Around the Nation

One Week After Newtown Shootings, The Sound Of A Nation In Mourning

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A week later, states across the U.S. remembered the victims of the shootings in Newtown, Conn., on Friday morning. Many church and government buildings also tolled bells in their honor. Melissa Block and Robert Siegel have more.


This is ALL THINGS CONSIDERED, from NPR News. I'm Melissa Block.


And I'm Robert Siegel.


SIEGEL: The sound of a nation in mourning - that's from the National Cathedral, in Washington, today. It's been one week since the shootings in Newtown, Connecticut; and this morning at 9:30, bells rang out across the U.S., in honor of those who died.


BLOCK: Bells from a rainy Hampstead, New Hampshire...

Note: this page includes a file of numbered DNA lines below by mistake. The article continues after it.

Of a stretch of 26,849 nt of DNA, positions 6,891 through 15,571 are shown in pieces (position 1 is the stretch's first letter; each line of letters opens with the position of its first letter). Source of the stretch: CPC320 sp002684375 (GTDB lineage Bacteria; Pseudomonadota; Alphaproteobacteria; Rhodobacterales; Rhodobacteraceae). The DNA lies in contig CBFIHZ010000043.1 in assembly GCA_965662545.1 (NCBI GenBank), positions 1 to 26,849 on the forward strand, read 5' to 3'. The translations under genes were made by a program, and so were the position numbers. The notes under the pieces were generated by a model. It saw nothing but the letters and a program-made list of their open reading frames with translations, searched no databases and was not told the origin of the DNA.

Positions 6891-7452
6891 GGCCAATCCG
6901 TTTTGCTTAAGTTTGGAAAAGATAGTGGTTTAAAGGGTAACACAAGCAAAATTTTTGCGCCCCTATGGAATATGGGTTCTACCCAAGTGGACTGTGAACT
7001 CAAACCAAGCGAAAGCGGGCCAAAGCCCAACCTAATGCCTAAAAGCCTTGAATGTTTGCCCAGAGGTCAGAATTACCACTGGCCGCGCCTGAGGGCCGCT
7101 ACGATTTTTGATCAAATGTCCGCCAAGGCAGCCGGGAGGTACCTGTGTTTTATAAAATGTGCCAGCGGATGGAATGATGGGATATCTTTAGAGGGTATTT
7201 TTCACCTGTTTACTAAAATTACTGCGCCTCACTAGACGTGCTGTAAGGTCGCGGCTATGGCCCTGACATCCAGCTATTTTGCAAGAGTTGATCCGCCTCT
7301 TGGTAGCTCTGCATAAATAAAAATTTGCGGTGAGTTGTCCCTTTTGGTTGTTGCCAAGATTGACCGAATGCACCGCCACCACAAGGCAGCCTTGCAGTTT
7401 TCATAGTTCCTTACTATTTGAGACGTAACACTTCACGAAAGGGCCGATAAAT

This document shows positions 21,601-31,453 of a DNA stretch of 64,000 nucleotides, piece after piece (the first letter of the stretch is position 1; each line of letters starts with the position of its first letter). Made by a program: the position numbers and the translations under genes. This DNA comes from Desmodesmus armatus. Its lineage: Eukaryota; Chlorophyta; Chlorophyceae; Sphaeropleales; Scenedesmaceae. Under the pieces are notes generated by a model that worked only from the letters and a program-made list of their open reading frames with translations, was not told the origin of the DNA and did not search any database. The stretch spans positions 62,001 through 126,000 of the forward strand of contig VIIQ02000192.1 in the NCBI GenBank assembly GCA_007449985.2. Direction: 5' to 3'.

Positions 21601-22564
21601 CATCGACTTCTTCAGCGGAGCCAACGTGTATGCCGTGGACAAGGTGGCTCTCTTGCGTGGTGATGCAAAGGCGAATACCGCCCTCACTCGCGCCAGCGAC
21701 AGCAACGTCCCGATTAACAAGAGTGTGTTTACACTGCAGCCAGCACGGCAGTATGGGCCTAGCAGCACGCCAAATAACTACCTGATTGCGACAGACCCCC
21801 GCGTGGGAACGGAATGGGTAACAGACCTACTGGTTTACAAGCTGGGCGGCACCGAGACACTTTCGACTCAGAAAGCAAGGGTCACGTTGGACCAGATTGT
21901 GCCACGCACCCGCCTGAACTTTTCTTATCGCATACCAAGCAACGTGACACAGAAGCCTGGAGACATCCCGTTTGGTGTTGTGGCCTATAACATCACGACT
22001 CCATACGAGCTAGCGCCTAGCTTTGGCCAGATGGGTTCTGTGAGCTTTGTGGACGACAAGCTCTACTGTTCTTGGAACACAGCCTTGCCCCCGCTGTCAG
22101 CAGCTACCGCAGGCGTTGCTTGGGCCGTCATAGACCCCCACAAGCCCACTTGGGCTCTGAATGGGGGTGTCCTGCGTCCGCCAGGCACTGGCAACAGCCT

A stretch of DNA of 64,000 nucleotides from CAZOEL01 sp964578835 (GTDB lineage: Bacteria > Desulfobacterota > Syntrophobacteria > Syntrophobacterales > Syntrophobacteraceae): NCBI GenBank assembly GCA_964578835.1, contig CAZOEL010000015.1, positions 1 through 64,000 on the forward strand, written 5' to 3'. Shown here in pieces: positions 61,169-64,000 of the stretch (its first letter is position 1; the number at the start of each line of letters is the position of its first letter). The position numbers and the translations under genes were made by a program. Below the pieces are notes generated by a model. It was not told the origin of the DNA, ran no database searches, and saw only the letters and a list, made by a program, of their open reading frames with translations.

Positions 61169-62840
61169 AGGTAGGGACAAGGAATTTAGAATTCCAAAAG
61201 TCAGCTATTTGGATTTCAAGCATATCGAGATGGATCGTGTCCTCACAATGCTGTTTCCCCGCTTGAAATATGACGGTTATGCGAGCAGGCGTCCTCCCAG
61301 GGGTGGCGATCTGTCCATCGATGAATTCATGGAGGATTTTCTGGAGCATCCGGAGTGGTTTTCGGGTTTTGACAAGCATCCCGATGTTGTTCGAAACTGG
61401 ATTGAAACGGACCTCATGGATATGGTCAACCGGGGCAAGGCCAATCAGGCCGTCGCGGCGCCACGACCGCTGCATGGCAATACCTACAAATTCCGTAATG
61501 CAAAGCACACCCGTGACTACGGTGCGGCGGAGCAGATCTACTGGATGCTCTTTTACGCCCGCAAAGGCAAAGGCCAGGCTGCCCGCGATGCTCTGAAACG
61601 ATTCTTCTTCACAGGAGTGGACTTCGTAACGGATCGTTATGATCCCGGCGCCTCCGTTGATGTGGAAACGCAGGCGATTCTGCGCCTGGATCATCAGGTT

BLOCK: ...Lansing, Michigan...


BLOCK: ...and that's St. John's Episcopal Church, a short drive from Sandy Hook Elementary where last Friday, a gunman killed six adults and 20 children. The shooter, Adam Lanza, also killed his mother and himself.

SIEGEL: Earlier this week, Connecticut Governor Dan Malloy wrote an open letter to every state governor, requesting a moment of silence today. It reads, "In the last few days, the outpouring of love and compassion from your state, and from around the world, has been overwhelming; and the people of Connecticut will be forever grateful. Too often, we focus on what divides us as people, instead of what binds us together as human beings."

BLOCK: Today, states from Vermont to Alaska participated in remembrances, with flags at half staff. Some websites briefly went dark at 9:30, and the New York Stock Exchange paused for one minute before the opening bell.

SIEGEL: President Obama observed the moment of silence privately, at the White House. And at the state Capitol in Hartford, Connecticut, a guard rang the bell 26 times while the names of the Sandy Hook victims were read aloud. Afterward, soloist Callan DeBerry sang "Amazing Grace."


CALLAN DEBERRY: (Singing) I once was lost, but now I'm found; was blind, but now I see...

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